From end 2014 through Fall of 2015 global sea levels surged. Building heat hitting +1 C above 1880s averages in the atmosphere-ocean system continued to set off a range of what appear to be ramping impacts. Thermal expansion grew more dramatic as oceans continued to heat up during what may be a record El Nino year. Rates of land ice melt continued to increase — providing a greater and greater fraction of overall global sea level rise. And global ocean currents showed signs of a melt-spurred change — which resulted in an uneven distribution of this overall rise.
We’re Going to Need A Bigger Graph
During that less than one year time, seas rose by fully 1 centimeter. That’s three times the ‘normal’ rate that’s been roughly ongoing since the early 1990s. A big bump that’s now part of a three-and-a-half-year, 3-centimeter surge. One more sign that global sea level rise is starting to really ramp up.
(Global sea level rise since 1992 hits past the 8 centimeter mark in the AVISO altimetric graph. Image source: AVISO.)
This big, one-centimeter, jump topped the previous AVISO graph, which went up to 8 centimeters, forcing the measure to generate a new graph with a 9 centimeter top like. In other words, ‘we’re gonna need a bigger graph’ (See the old, smaller, graph here). Unfortunately, with some of the world’s top scientists predicting the potential for an exponentially increasing rate of sea level rise through this Century, it appears that ‘we’re gonna need a bigger graph’ may well become the scientific rallying cry of the age.
Possibility of Exponential Increase in Rate of Sea Level Rise
This year’s seemingly-staggering, 1 centimeter and counting, jump in sea level in less than one year, if maintained over the course of a century would result in a more than 1 meter global rise. Sadly, many new studies on the rate of glacier destabilization in Antarctica and Greenland hint that such a significant jump in sea level is not only likely, but may even be significantly exceeded under business as usual or even a moderately curtailed rate of fossil fuel burning.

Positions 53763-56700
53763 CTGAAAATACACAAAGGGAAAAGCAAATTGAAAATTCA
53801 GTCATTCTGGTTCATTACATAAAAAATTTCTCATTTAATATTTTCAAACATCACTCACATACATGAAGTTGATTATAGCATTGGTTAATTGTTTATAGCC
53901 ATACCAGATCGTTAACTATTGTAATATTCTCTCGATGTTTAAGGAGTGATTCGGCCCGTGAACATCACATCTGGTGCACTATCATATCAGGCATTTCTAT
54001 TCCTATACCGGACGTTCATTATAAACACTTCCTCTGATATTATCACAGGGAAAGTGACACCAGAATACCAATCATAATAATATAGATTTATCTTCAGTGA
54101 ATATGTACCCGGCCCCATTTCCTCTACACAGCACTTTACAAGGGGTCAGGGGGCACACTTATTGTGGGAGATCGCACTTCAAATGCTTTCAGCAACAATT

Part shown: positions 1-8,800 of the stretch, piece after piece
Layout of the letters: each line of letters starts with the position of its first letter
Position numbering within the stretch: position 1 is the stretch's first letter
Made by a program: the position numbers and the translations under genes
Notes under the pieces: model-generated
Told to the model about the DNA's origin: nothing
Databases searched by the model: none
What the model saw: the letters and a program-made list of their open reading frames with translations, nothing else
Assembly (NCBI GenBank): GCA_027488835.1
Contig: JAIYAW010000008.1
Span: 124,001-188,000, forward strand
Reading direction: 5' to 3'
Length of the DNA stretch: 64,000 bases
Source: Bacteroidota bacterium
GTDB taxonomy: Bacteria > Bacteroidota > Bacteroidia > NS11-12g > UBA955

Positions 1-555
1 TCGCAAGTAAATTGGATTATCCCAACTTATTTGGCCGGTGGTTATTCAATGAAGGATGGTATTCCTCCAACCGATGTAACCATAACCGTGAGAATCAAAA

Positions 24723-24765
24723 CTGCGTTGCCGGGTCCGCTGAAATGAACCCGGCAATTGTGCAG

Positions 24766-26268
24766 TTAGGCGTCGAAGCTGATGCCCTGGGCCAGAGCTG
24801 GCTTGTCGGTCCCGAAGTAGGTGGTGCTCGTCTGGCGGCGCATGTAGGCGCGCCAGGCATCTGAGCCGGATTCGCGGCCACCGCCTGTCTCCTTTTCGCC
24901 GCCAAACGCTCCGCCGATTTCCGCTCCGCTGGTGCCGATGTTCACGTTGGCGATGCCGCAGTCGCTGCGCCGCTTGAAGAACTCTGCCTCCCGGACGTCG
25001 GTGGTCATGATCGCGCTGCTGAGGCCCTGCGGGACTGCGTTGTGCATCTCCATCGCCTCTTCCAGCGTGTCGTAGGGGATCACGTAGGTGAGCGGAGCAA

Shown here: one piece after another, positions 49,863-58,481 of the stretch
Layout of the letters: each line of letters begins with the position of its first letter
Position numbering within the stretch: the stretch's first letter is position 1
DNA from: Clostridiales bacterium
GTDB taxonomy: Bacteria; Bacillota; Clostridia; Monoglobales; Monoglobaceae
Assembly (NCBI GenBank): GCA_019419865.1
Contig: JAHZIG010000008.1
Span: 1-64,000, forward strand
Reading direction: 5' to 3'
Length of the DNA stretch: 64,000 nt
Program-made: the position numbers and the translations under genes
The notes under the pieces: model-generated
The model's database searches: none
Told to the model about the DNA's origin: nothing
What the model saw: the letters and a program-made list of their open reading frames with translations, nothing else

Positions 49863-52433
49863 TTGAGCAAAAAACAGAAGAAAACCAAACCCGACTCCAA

A new study led by former NASA GISS head Dr. James Hansen points to the possibility of as much as 3 meters of sea level rise by mid Century and 7 meters or more of sea level rise by end Century even if the global economy somewhat steps off its current high trajectory of fossil fuel burning.
(Steadily ramping sea level rise that may be the start of an exponential curve. Image source: Research Conducted by Dr. James Hansen.)
Such massive rates of sea level rise would clearly be catastrophic.
In such cases, we’d start to see these kinds of exponential increases really begin to ramp up over the next 10, 20, and 30 years. And, given the rather large bumps we’re seeing in the AVISO measure for the past 3 and a half years, it’s possible we’re at the start of one of these potential step changes.